Spinning his WHEELS

Skateboarding in Northeast Florida has a long and colorful history dating back to the 1970s, with the legendary Kona and Emerson Skateparks at the epicenter as retail spots like Nicotine and, later, The Block Skate Supply catering to generation after generation. While Kona’s fabled ramps and rails offer a point of commonality for the city’s skate scene, the real heart and soul of the sport has been on the streets, where skaters risk life, limb and legal action to practice their craft on curbs, stairs and benches, bounding over really solid obstacles across the region.

This aspect of the craft has been documented, primarily, over the past year by Nate Cary, aka Able, a music producer and skateboarder whose online Able Skate Mag has quickly become the media outlet of record for skaters and fans alike. “When I was in middle school, I had a print skate magazine called FREE,” he said. “I did the same thing then that I’m doing now. Now I’m just doing it for a larger audience.” His use of drone photography has added a new dimension to the genre’s traditional methodology, adding a dense, hyperkinetic flair that ably reflects the dynamic tension of all those bodies in motion. Connecting with Folio Weekly through Facebook, Able walked us through the past, present and exciting future of Northeast Florida’s skate scene.

FW: Give me a brief rundown on the history of skating in Northeast Florida. How long have you been involved in it?
Nate Cary: I’ve been living in Jacksonville for 20 years, but even before I got here, I’d heard about guys like Mike Peterson, Clyde Singleton and Cairo Foster. Those were just some of the guys who put the Jacksonville skate scene on the map.

In your estimation, how many active skaters do we have in the area right now?
That’s a tough one! More and more kids are doing it each year. I’m just going to throw out a guess of close to 10,000.

How long as Able Skate Mag been operational? How long were you planning it before the official launch date?
There wasn’t really any pre-planned launch—it just happened quickly. I fell while skating in August 2016, and I knew it was going to be a few weeks before it was safe to skate again. But I still wanted to stay active in the skate scene, and I figured since I was always filming and taking photos anyway, why not start a mag?

The classic style of skate video involves following the skaters on your own board, holding the camera in your hands. Is it hard to get good video that way?
I mainly film with a DSLR [digital single-lens reflex camera], so the hardest part is to keep the video from being too shaky. A good handle and a counterweight can go a long way. Oh, and tons of practice.

Where did you get the drone?
My girlfriend’s son was really into these small toy drones. I wanted to get him a new one for his birthday and decided to buy an extra one for myself so I could fly with him. It quickly became an obsession, and within six months, I owned a DJI Phantom and got Remote Pilot Certified with the FAA.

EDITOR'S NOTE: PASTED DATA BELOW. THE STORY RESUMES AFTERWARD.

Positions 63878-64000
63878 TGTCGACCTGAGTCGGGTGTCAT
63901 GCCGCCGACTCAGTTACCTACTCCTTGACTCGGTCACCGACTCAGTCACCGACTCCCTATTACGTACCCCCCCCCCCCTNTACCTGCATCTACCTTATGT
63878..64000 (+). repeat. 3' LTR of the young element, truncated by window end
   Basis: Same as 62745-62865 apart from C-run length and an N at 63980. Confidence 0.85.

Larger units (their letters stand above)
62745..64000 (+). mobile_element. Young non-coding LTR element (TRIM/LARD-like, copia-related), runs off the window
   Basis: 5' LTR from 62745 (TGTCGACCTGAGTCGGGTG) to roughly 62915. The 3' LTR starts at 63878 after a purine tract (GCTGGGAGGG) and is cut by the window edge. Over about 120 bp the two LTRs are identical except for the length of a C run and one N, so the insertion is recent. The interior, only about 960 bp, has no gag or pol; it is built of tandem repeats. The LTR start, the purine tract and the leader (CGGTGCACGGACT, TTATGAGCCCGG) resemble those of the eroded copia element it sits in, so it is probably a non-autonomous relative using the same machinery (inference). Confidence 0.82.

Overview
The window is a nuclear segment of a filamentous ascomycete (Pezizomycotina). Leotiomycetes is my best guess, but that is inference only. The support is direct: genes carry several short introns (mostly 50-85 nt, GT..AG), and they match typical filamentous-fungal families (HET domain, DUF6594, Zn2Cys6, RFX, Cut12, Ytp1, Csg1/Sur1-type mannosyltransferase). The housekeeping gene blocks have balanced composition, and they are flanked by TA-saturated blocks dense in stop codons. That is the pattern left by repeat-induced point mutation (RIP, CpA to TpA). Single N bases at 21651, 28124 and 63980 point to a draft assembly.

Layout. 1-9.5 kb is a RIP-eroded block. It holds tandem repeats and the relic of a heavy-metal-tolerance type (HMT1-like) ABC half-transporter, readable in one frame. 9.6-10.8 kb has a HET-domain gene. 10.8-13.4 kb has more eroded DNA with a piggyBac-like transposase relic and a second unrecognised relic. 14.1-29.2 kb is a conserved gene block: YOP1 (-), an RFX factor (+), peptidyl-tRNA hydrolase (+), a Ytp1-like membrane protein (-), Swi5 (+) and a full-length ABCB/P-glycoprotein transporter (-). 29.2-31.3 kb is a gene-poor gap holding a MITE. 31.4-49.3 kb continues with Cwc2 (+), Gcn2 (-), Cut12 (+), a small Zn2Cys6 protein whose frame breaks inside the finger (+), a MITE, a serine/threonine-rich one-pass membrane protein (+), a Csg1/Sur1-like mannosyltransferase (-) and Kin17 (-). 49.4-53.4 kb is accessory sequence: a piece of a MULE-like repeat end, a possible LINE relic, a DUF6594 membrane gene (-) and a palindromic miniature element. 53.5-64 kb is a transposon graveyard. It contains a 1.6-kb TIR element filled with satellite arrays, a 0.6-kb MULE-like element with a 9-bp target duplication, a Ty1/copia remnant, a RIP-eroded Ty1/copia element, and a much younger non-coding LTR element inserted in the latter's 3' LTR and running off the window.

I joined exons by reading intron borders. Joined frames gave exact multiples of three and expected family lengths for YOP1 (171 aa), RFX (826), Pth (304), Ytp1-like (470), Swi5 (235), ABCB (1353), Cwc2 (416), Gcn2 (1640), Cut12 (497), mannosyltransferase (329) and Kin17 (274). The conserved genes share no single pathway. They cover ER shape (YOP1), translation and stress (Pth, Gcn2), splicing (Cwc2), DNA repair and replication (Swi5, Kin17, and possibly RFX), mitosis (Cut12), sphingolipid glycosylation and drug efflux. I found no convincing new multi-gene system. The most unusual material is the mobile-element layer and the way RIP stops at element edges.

Tell me about the intersection/overlap between the city’s skate and the hip hop scenes. You’ve been closely involved in both; what’s it like from your perspective?
When I first moved here and got settled in with the local skate scene, all my friends were either doing grapf, break-dancing, or rapping and putting out mix tapes. I took my prior knowledge as a musician in North Carolina and learned how to make beats for local rappers. In fact, if it wasn’t for the local hip hop scene, there wouldn’t be an “Able.” A good friend of mine at the time, Glenn Young (RIP), recognized my variety of talents and pointed at me one day and said, “You’re ‘Able’,” and the name’s stuck ever since.

Discuss some of the local music you’ve used as background in the videos.
I’ve been a huge fan of Willie Evans Jr.’s music since I moved to Jacksonville. Batsauce is another amazing local artist I’ve used from time to time. Lately, I’ve gotten a beat or two from a young guy named MC Gingy. It’s all in the spirit of sharing local music I admire.

When you were growing up, who were your favorite skaters locally and nationally? Who are the most exciting local skaters active right now?
Mike Peterson was definitely a guy I looked up to here in Jax. He’s basically the textbook definition of [what] a pro should look like on a board. Nationally, my favs are probably the Gonz (Mark Gonzalez) and Daewon [David Song]. Those guys just have something magical. Most exciting up-and-comers? Ahh, man, I’m going to forget so many … Matt Fink, Subin Ro, Jamal Campbell, David Jordan, Bruce Tyler … Those are just some of the guys who surprise me every time I see them skate.

What’s your favorite thing about doing the mag?
My favorite thing about Able Skate Mag is shining a light on the local skate scene. When a young kid gets stoked to get a trick in an edit, or gets hyped on free stickers, that’s the kind of thing that makes it worth it. I know what it’s like growing up and being hyped to get a clip in a local video, or a picture in a Thrasher “Photo Graffiti” article. It’s the kind of thing that resonates a long time.

Ever had any accidents while filming?
No major accidents as of yet! [Knocks on wood.]